Thursday, December 3, 2009

Leaning In for Clarity

Part 6 of this story series ...

A favorite saying around our church is to "lean in." Basically, it means a willingness to surrender all control to God -- to lean into His chest -- and let Him handle a situation for you.

On that day, when I felt that an atheist's question was too tricky to answer, I leaned in. I prayed for a few hours for clarity, for wisdom -- and also for a loving response, because to be quite frank, by this time I'd had it with the guy.

When the answer came, I wasn't sure that I'd understood Him correctly.

He brought to mind how He'd been faced with many similar trick questions. And the primary way that He dealt with them ... was to answer questions with questions. You remember the most famous story, I'm sure ...

"Then the Pharisees went out and laid plans to trap him in his words. They sent their disciples to him along with the Herodians. 'Teacher,' they said, 'we know you are a man of integrity and that you teach the way of God in accordance with the truth. You aren't swayed by men, because you pay no attention to who they are. Tell us then, what is your opinion? Is it right to pay taxes to Caesar or not?'

But Jesus, knowing their evil intent, said, 'You hypocrites, why are you trying to trap me? Show me the coin used for paying the tax.' They brought him a denarius, and he asked them, 'Whose portrait is this? And whose inscription?'

'Caesar's,' they replied. Then he said to them, 'Give to Caesar what is Caesar's, and to God what is God's.'"

When they heard this, they were amazed. So they left him and went away."

"That's a great story," I prayed, "but what question am I to ask?"

The answer was as clear as the sun shining outside of my window, and yet ... the meaning behind it still stumped me. "Just do it," He spoke to my heart. "Just ask it."

About two hours later, I was sitting with my laptop open to Twitter, when the atheist pinged me again. This time, he wasn't alone. He'd solicited backup from a second anti-theist. A third person, who is a friendly atheist I know from Twitter, was also in on the discussion.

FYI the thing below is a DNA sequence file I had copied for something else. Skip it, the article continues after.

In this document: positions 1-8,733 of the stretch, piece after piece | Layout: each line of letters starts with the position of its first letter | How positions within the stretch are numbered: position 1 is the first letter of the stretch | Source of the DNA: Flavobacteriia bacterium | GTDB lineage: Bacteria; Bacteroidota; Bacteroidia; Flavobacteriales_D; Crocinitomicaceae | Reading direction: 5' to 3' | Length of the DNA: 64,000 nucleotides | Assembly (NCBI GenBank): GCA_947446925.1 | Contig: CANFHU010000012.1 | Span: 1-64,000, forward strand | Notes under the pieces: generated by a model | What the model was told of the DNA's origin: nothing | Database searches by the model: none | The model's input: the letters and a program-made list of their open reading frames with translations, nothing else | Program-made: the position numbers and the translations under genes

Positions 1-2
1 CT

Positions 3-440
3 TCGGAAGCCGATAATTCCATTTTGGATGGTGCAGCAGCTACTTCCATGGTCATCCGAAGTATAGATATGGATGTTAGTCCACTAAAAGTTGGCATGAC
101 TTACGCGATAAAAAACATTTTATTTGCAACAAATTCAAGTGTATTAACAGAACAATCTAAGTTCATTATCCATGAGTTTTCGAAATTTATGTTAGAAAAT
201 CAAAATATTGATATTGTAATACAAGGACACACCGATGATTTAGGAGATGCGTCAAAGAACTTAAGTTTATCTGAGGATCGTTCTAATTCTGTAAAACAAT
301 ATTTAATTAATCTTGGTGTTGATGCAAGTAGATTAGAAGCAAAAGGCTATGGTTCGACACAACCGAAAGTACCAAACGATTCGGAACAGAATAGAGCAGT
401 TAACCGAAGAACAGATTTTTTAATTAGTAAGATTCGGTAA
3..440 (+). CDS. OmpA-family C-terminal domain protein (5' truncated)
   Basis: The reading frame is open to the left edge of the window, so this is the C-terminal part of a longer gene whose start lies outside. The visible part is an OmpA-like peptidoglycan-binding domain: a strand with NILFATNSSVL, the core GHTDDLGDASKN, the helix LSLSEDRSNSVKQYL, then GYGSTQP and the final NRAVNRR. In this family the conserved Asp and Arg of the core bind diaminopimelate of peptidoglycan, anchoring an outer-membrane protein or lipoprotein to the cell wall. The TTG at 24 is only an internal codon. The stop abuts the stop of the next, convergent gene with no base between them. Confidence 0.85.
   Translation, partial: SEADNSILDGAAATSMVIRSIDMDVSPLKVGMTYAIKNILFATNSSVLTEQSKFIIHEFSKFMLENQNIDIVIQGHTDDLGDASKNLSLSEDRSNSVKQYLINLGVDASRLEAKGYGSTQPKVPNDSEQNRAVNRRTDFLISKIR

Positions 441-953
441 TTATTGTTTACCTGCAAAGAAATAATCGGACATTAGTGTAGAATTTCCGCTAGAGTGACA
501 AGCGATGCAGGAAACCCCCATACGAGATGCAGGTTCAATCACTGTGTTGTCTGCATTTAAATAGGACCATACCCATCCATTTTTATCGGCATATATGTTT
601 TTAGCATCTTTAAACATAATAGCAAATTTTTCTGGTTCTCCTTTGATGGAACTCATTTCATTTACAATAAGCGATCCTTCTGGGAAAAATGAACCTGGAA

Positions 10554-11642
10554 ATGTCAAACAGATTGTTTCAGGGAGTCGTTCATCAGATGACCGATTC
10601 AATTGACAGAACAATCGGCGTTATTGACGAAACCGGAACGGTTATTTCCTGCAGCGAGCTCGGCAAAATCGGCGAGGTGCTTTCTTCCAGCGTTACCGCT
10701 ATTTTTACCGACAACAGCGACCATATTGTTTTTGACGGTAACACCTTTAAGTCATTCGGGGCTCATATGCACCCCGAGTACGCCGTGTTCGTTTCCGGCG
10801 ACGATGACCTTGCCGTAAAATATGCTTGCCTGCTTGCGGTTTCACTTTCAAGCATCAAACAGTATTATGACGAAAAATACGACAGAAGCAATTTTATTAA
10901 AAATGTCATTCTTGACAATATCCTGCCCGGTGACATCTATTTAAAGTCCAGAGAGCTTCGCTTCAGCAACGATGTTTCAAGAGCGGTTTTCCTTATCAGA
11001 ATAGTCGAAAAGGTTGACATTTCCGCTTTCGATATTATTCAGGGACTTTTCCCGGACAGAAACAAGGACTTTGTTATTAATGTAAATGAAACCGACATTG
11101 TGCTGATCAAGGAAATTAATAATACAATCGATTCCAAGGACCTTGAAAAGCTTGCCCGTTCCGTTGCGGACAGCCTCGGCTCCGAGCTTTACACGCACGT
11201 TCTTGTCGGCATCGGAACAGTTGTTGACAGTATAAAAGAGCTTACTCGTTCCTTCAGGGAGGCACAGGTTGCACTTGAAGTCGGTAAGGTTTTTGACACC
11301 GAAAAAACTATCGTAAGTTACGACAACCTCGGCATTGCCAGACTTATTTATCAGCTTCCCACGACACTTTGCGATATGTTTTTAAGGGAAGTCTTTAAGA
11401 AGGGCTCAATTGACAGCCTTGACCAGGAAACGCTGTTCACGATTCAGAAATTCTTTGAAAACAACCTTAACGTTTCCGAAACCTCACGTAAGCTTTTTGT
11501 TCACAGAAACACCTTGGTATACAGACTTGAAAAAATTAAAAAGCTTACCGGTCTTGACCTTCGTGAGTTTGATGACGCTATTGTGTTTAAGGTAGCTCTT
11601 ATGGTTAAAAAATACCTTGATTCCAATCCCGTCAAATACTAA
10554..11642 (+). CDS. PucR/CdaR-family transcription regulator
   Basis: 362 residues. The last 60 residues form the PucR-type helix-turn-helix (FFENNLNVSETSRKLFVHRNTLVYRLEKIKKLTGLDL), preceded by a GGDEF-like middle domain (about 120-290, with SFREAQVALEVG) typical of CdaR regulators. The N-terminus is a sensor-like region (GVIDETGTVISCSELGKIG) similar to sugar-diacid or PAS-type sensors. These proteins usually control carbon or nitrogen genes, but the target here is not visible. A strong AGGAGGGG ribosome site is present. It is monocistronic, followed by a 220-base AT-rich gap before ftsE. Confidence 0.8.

"Are you ready for round two?" he asked.

"Let's go."

"So ... did you get your answer? What is it? Am I going to Heaven, or to Hell?"

"I'll answer your question, but first you have to answer one for me." I typed.

Nothing changed on the computer screen for several minutes. I didn't know if he was consulting with the others or was just deciding whether this was worth his trouble. Then he responded. Yes. He'd take the question.

So I typed the question that God brought to my heart.

"OK. The question is ... Do you believe in good and evil?"

Now it really was quiet in Twitterland. It took what seemed an eternity before I saw a response. And as I waited, I prayed. I asked God, "What am I going to do if they come up with an answer? I don't even know what to say."

"Just wait," He told me. "It will be clear to you."

The atheist pinged back something nonsensical ... about Donny Osmond and ... wow, I can't even reconstruct it. Suffice it to say, it was gibberish.

"That's not an answer," I replied. "It's simple, yes or no. Do you believe in good and evil, or not?"

The other two decided to try to help communicate for their buddy.

"What he's trying to say," one typed, "is that good and evil is not black and white. There are shades of gray. You might kill someone, and killing is evil, but if you're killing for a moral cause, it isn't."


Suddenly, it was completely clear to me why God prompted this question!

"So," my interrogator said, "I answered your question. Now you answer mine. Am I going to Heaven, or to Hell?"

I typed several Tweets to answer him -- after all, we only have 140 characters per Tweet. But this is what God prompted to me:

"You say that there is no way that we as humans can completely determine good and evil, that there are gray areas to both. If we as humans cannot determine it completely, how are we to judge whether an action is good or evil, perfectly? We can't. Because just like you said -- it can be a shade of gray. Now God is the perfect judge. And in Matthew 7:1, He tells us, 'Do not judge, or you, too will be judged.' He is the only one who sees good and evil and the shades of gray. He is the only perfect one to judge. Therefore, I don't know if you are going to Heaven or Hell. I am not your judge. God is your judge. He will decide where you're going."

Silence. Not a flicker of a word crossed the screen. Then ... suddenly ...


"I did answer the question. You just told me there is no way for us to know the difference from good and evil because of the grays. God is the perfect judge. God knows what will happen to you, and that's between you and God. By my Scripture, I am NOT ALLOWED to say whether you are going to Heaven or to Hell, because, like you said, we cannot fully know as humans what is evil and what is good."

He ranted some more, and I just looked at the screen and smiled.

Then, I did what I always do when God surprises me with an answer to prayer. I looked to my right, closed my eyes, and envisioned Him sitting next to me on the couch.

"Hey. Thanks."

"I told you that you didn't have to worry."

I sighed and smiled.

"You're the best."

So ... what is the point of this story ... and what does all of it have to do with a Christian Safehouse? Tomorrow, tune in for the conclusion.

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